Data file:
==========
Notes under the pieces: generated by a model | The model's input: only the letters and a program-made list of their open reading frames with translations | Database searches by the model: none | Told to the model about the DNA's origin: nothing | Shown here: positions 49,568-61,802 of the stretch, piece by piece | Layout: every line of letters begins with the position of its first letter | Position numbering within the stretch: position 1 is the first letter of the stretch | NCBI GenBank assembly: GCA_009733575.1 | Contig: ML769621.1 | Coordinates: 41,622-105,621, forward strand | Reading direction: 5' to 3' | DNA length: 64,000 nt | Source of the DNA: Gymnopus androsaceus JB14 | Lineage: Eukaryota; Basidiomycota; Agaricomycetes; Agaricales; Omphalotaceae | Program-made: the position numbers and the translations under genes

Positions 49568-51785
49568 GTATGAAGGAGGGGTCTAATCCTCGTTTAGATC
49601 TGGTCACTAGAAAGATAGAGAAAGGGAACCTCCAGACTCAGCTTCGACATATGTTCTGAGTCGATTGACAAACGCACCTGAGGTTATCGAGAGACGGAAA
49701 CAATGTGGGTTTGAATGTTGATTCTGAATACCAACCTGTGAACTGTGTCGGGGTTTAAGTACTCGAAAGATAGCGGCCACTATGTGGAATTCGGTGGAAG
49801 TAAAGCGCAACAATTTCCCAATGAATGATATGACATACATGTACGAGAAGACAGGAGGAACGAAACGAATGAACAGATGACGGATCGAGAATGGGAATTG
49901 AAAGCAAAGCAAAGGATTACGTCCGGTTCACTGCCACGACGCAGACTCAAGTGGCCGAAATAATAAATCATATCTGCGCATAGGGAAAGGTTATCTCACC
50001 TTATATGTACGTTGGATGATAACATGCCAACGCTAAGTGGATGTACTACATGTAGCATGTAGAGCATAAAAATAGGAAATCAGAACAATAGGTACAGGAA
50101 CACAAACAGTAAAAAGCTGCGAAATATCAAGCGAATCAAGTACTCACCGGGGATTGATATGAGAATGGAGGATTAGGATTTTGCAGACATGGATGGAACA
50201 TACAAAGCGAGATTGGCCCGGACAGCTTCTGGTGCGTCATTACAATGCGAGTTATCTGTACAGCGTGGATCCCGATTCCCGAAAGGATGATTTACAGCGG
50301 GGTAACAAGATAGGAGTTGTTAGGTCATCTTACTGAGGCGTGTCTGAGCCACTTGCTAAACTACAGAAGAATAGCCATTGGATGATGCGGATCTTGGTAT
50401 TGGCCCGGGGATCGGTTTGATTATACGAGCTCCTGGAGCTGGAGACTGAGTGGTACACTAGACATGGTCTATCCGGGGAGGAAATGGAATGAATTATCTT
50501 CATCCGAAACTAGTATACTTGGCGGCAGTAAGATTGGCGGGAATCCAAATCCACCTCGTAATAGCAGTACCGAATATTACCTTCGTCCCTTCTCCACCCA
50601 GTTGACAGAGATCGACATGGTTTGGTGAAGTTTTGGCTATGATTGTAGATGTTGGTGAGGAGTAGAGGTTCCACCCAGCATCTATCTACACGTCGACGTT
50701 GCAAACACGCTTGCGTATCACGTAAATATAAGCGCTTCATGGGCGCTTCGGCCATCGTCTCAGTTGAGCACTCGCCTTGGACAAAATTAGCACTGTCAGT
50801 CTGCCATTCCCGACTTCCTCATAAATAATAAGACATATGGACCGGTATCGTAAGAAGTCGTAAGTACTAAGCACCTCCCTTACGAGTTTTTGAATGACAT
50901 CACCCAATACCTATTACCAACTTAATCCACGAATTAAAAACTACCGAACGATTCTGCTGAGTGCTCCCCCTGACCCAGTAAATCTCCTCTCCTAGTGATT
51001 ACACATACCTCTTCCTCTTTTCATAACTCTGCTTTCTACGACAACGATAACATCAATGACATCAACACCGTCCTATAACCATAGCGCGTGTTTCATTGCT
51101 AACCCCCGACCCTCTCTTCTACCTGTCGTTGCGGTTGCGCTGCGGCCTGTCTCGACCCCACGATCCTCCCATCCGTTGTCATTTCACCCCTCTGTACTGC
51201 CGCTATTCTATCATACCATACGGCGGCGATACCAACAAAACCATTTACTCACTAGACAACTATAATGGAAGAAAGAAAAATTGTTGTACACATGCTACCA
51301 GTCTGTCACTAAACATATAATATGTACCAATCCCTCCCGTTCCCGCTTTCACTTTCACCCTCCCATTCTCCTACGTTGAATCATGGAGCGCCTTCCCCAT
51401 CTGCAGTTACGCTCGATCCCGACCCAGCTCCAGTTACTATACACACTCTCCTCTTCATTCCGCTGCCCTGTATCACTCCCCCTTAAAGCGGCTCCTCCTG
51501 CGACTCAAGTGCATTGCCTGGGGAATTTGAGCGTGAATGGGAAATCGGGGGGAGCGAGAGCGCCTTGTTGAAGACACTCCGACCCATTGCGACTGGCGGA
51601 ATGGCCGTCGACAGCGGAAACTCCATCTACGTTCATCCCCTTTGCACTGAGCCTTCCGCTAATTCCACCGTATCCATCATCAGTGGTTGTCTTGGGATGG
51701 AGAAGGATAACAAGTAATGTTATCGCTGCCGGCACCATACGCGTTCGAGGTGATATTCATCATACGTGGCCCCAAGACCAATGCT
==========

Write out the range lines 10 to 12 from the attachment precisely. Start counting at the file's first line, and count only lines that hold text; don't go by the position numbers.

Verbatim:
50201 TACAAAGCGAGATTGGCCCGGACAGCTTCTGGTGCGTCATTACAATGCGAGTTATCTGTACAGCGTGGATCCCGATTCCCGAAAGGATGATTTACAGCGG
50301 GGTAACAAGATAGGAGTTGTTAGGTCATCTTACTGAGGCGTGTCTGAGCCACTTGCTAAACTACAGAAGAATAGCCATTGGATGATGCGGATCTTGGTAT
50401 TGGCCCGGGGATCGGTTTGATTATACGAGCTCCTGGAGCTGGAGACTGAGTGGTACACTAGACATGGTCTATCCGGGGAGGAAATGGAATGAATTATCTT